The study of forensic science provides a complex and interdisciplinary scientific training which includes, in addition to the specific subject matter, experimental scientific subjects such as physics, biology, mathematics and, above all, chemistry, as well as an important component of disciplines in the area of humanities (criminal law, criminology), medicine (forensic medicine) and electronic engineering (IT, imaging). The proportion of laboratory work is very high in relation to courses and seminars.
Bachelor of Science (BSc) in Forensic Science
30 April. If you require a visa to study in Switzerland: 28 February.
At UNIL, the following Master's programmes are open without further conditions to holders of the Bachelor of Science (BSc) in Forensic Science:
- Master of Science (MSc) in Forensic Science, orientation Chemical Criminalistics
- Master of Science (MSc) in Forensic Science, orientation Physical Identification
- Master of Science (MSc) in Forensic Science, orientation Digital Investigation and Identification
- Master of Law (MLaw) in Criminology and Security
- Master of Law (MLaw) in Judicial Careers
- Master of Law (MLaw) in Legal Issues, Crime and Security of Information Technologies
- Master of Science (MSc) in Crime Data Analysis and Traceology
The courses offered by the School of Forensic Science lead to positions in judicial organisations (such as the police, laboratories and inspectorates), while offering broader prospects in the fields of public and private security (such as banks, insurance companies, security and inspection organisations, intelligence services, public authorities and sport).
The employment market is challenging and changing significantly with the widespread traceability of human activities, including the use of digital technologies. As a result, it needs a proportionate and structured approach to information processing in investigative and intelligence procedures.
Open borders offer the possibility of a career in Europe, despite numerous restrictions imposed by some countries (most European Union countries still require people working in the justice system, the police and the armed forces to be their own citizens). The qualifications awarded by the School of Forensic Science do not allow graduates to bypass the competitive examinations that sometimes form part of the selection procedure.
Career prospects depend partly on the choice of Master’s course.
Areas of activity
Cantonal, municipal (major cities only) and federal police services
Holders of a Master’s in Forensic Science can apply for positions in forensic identification services or managerial posts in various areas of activity (such as forensic analysis, training or management). Specialists in criminal law can also access various management positions (such as head of security, or even police commander). These are some of the most sought-after jobs and require the specific skills delivered by the training received. The development of forensic analysis and specialist units requires skills that are within the reach of graduates with a Master’s or PhD in forensic science.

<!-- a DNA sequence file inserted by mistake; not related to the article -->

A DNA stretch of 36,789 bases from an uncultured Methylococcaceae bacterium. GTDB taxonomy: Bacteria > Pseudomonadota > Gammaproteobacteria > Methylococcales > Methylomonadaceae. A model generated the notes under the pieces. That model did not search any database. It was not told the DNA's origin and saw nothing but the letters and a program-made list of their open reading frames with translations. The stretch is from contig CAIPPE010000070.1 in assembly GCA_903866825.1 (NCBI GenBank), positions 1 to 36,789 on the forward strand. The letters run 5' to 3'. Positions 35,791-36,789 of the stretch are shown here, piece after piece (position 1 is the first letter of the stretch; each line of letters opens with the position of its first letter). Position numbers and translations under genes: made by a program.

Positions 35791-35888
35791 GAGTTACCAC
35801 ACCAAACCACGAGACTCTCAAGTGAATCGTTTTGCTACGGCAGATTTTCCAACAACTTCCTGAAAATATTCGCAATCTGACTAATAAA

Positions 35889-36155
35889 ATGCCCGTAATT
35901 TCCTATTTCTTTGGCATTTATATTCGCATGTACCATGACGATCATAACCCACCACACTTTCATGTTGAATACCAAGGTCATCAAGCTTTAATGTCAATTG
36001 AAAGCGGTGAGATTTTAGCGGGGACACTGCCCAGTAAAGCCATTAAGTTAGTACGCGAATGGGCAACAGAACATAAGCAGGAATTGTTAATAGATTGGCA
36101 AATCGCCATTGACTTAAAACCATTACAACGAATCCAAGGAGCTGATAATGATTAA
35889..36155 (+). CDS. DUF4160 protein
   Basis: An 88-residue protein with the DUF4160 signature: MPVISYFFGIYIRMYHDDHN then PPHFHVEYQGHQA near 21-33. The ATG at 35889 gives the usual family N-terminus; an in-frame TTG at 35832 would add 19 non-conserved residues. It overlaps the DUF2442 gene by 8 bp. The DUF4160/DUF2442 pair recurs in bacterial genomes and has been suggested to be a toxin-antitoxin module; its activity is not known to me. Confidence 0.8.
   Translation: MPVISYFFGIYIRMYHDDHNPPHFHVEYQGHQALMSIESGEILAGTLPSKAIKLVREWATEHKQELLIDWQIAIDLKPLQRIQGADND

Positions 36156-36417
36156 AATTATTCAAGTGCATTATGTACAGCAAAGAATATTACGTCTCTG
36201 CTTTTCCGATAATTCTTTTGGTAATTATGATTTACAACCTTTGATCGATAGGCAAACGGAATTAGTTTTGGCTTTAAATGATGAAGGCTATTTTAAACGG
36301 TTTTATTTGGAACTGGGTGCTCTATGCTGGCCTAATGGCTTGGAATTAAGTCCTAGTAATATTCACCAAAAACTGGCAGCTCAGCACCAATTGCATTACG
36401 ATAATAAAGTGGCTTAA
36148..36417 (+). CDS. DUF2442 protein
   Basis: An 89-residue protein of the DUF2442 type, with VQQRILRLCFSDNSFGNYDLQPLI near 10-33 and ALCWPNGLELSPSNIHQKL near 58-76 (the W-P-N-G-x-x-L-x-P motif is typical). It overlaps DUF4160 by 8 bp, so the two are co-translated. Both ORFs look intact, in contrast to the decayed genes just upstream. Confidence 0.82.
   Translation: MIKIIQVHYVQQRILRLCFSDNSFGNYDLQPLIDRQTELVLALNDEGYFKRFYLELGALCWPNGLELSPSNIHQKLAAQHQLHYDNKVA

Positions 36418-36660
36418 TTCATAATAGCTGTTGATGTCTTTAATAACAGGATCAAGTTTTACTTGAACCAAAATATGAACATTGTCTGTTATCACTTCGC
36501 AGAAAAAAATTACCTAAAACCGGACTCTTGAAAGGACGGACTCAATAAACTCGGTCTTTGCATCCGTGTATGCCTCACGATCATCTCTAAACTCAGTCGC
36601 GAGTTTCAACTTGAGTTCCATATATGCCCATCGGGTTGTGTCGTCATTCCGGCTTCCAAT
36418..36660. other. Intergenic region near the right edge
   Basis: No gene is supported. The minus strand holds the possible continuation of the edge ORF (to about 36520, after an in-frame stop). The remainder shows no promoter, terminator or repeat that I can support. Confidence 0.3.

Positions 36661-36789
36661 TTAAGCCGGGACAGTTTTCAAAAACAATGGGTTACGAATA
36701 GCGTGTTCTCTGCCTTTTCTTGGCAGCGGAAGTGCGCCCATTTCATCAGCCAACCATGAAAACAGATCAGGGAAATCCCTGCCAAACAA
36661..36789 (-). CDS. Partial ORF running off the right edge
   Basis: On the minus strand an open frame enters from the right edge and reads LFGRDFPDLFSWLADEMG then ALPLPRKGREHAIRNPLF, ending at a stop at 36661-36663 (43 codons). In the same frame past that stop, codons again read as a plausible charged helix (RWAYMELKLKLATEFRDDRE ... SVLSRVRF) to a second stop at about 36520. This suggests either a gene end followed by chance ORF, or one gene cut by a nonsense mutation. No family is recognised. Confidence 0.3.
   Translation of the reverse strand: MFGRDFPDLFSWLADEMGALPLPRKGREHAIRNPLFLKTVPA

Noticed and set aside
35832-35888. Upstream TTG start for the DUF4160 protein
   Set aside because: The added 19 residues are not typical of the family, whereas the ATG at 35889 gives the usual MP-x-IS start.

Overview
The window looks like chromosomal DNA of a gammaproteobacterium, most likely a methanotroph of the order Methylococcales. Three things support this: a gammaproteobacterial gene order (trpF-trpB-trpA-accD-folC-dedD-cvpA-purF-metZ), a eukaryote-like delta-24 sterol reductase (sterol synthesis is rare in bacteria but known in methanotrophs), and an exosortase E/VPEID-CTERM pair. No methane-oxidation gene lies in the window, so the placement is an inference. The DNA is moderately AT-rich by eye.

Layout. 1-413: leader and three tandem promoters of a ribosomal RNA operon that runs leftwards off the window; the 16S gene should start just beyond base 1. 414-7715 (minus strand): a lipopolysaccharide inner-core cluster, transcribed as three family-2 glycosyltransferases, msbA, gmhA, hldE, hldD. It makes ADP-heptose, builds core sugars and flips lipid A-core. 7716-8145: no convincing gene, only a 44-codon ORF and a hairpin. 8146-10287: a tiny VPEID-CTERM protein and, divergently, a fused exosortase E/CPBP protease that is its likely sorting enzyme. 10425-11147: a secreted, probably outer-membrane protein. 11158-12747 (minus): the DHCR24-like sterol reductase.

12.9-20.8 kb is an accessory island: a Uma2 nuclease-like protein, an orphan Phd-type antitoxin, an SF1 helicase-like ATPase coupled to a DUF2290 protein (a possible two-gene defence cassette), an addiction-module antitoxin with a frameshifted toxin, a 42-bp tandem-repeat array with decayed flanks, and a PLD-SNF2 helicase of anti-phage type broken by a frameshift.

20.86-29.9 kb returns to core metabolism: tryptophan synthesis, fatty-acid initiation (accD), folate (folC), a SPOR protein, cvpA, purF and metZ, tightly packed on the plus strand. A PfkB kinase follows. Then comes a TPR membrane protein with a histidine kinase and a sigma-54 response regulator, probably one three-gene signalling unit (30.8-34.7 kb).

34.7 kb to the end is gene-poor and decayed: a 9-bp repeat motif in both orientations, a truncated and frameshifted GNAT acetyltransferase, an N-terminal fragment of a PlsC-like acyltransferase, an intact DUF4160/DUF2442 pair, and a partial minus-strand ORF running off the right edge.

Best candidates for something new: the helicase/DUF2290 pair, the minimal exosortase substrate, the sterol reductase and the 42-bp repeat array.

Criminal law specialists are able to access positions as claims managers (employee level) or claims inspectors (executive level). However, the key skills required are the ability to manage, negotiate and interact with people, rather than advanced scientific knowledge,
Security is the main area of the banking sector likely to be interested in forensic science graduates. Management, organisation and dealing with staff play a preponderant role in executive positions. Prior professional experience or additional management training are often essential.
Forensic science research is evolving in parallel with scientific developments. New specialities are appearing, such as the use of DNA in identifying individuals. Research positions at the university are often of limited duration, but can lead to jobs in leading laboratories, applied universities or responsibilities in specialist units in the police, judiciary and public administration.
Other areas and sectors
Graduates with a qualification from the School of Forensic Science can apply for positions in public administration (for example, the prison system), private firms (such as surveillance companies) or large federal institutions (such as the Swiss postal service (La Poste) or railways (CFF)). Here, they will be in competition with holders of other qualifications, particularly in law or economics. Criminologists may, for example, work in the prison and probation services (in areas such as rehabilitation support or adult training) or security monitoring units.
Every two years, the Swiss Federal Statistical Office (OFS) conducts a survey on graduate employment, one year after students have completed their course. View the results for Forensic Science graduates online:
- De l’UNIL à la vie active (From UNIL to working life) – results of the survey for UNIL graduates specifically.